Iconic INS Viraat makes final journey to Alang ship breaking yard
After numerous pleas and offers to convert the iconic vessel into a naval museum went unheard, the ship was towed to the breaking yard at Alang in Bhavnagar in GujaratUpdated: Sep 19, 2020, 22:20 IST
On March 6, 2017, at 6.45 pm, the Indian Flag was lowered. Five minutes later, the commissioning pendant of the longest-serving aircraft carrier in the world was lowered onboard INS Viraat marking the end of a glorious tenure for the naval vessel that served for 56 years both the Royal Navy and the Indian Navy since it was commissioned in 1959. During its tenure, its commanding officers including admirals Madhvendra Singh, Arun Prakash, NK Verma and DK Joshi went on to head the navy.
On Saturday, after numerous pleas and offers to convert the iconic vessel into a naval museum went unheard, the ship was towed to the breaking yard at Alang in Bhavnagar in Gujarat. The ship was brought by Shree Ram Group for Rs 38.54 crore in an auction conducted by the Metal Scrap Trade Corporation Limited last month.
Watch: INS Viraat’s final journey, served Indian Navy for 29 years
Andy Trish, who joined the Royal Navy as a Naval airman in 1981 and served on INS Viraat, which was then HMS Hermes, termed the vessel’s journey memorable, and quipped in a lighter vein: “I would like to take her with me.”
Mark Shepherd, another British national who was posted on the ship as a 16-years-old during the Falkland War, wanted the ship to be turned into a museum for future generations.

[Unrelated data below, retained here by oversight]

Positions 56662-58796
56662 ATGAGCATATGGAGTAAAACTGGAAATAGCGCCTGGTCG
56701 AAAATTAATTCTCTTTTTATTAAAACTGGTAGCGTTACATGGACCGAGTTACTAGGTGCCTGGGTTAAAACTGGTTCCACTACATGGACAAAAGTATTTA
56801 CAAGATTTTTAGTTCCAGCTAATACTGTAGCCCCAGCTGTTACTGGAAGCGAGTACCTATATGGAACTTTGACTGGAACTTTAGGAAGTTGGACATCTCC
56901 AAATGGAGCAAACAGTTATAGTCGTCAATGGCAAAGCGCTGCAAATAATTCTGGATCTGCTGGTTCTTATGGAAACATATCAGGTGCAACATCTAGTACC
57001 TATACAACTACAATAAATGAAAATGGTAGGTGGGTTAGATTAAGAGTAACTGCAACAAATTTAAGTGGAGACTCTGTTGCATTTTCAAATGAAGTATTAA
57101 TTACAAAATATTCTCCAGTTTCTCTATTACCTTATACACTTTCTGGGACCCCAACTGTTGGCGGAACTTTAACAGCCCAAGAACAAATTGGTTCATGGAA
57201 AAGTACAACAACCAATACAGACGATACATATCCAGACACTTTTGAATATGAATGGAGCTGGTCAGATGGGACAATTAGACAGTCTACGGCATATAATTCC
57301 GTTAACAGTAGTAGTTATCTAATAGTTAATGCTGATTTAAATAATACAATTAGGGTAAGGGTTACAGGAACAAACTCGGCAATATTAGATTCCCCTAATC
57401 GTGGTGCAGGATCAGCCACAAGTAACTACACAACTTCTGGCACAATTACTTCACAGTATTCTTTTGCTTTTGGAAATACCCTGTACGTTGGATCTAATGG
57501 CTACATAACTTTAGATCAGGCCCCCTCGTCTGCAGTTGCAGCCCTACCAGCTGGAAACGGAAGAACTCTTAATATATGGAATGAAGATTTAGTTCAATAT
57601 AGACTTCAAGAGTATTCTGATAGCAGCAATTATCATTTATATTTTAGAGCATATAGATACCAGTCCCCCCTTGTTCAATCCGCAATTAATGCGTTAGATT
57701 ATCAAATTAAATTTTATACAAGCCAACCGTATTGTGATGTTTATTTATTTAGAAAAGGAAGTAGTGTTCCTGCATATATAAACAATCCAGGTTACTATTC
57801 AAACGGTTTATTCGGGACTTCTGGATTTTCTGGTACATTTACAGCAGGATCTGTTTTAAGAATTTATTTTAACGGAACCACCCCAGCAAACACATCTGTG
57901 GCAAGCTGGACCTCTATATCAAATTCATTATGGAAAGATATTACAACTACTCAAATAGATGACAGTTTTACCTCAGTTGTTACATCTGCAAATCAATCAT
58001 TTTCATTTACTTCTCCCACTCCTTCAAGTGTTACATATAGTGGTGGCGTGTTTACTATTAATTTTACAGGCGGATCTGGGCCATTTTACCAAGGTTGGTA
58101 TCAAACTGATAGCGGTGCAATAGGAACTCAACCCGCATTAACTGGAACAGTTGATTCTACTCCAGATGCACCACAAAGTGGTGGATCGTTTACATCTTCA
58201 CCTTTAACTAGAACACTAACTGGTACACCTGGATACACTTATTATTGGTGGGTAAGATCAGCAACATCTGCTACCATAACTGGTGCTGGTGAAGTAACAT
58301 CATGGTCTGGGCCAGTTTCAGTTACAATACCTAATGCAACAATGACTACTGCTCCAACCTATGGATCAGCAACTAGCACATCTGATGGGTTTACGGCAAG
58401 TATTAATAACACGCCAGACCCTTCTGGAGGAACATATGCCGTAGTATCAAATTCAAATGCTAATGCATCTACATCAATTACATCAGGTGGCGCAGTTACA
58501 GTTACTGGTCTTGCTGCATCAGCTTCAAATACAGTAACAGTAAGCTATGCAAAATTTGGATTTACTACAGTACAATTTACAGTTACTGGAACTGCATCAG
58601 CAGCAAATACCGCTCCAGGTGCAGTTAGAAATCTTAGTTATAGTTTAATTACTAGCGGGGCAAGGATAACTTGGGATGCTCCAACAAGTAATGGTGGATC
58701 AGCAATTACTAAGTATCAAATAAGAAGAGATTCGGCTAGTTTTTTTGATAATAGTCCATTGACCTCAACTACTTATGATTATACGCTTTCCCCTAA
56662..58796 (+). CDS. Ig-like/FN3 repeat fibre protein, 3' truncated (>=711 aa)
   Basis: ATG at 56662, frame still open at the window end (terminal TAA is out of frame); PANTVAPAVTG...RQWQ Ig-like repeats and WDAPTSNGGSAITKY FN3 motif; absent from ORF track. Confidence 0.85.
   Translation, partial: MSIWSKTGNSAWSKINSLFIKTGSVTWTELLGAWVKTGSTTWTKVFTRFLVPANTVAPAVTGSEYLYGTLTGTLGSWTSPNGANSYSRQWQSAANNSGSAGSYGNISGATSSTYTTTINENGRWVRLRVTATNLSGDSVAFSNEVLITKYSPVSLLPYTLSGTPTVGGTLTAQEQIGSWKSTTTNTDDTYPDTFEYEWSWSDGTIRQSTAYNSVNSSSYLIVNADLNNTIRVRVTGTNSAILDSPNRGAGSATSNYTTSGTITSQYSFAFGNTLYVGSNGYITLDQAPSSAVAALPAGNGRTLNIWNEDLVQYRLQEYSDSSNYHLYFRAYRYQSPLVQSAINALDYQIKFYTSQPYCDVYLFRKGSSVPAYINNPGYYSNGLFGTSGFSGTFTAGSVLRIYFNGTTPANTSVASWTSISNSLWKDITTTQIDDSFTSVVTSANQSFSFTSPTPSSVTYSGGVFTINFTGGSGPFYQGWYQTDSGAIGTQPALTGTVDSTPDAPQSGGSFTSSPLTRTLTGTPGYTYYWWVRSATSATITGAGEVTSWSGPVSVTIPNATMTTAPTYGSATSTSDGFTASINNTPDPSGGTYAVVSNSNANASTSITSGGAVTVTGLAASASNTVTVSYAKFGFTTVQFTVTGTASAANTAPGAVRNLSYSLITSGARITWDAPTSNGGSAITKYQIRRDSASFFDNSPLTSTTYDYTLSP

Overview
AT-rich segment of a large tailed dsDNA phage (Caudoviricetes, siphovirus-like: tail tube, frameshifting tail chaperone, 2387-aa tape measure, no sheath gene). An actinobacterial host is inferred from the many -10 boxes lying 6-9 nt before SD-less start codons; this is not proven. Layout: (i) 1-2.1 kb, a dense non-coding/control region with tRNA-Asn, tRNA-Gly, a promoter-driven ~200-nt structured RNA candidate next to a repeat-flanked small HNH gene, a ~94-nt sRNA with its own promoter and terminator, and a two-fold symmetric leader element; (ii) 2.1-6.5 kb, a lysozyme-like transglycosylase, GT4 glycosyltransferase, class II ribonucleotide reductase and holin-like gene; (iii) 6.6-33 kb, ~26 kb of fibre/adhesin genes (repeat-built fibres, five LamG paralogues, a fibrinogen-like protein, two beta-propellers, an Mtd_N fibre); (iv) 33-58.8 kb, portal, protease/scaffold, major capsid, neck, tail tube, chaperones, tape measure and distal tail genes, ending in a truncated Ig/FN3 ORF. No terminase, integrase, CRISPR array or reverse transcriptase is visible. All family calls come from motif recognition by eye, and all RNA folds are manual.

David Campbell Bannerman, a former Member of the European Parliament, wrote to British Prime Minister Boris Johnson asking his intervention to postpone the auction till March. “Our plan would be to turn the ship back into INS Viraat form for key weeks in the UK so that the large Indian diaspora in the UK can attend events on board. This includes Republic Day in January and Diwali in autumn, and possibly Independence Day on 15th August,” Bannerman then told HT.
Bannerman, who was prepared to pay 5 million pounds, had said that he had been writing to Indian authorities since June 2019 but there been no response.
“INS Viraat could not be handed over to any state government because of non-receipt of a self-sustaining financially complete proposal. Thus, in view of considerations of safety, security etc, a decision to scrap INS Viraat has been taken in due consultation with the Indian Navy,” minister of state for defence Shripad Naik said in a written reply in Rajya Sabha in July 2019.
Maharashtra and Andhra Pradesh had shown interest in turning the ship into a museum.
Many in the Indian Navy still want the ship to be turned into a museum.
“I want to try one last attempt to save #INSViraat Flag of India. Wud Reliance, TATA, Adani, Wipro, HCL, Mahindra, Uday Kotak, Poonawalla, Tech companies like Infosys consider contributing to a trust to preserve our history? I rqst my media friends to amplify this appeal,” Bharatiya Janata Party MP Rajeev Chandrasekhar tweeted.
Commissioned into the Royal Navy in November 1959, the vessel served the British for 27 years before being decommissioned in 1984. India then bought the vessel and named it INS Viraat. It was commissioned into the Indian Navy on May 12, 1987, and became its flagship.
Four Naval Air Squadrons operated out of the aircraft carrier to undertake anti-submarine, search and rescue operations, etc.
The vessel became a part of Operation Jupiter in July 1989 as part of the Indian Peace Keeping Force in Sri Lanka. It was last deployed for operational duty for the International Fleet Review in Vishakapatnam in February 2016.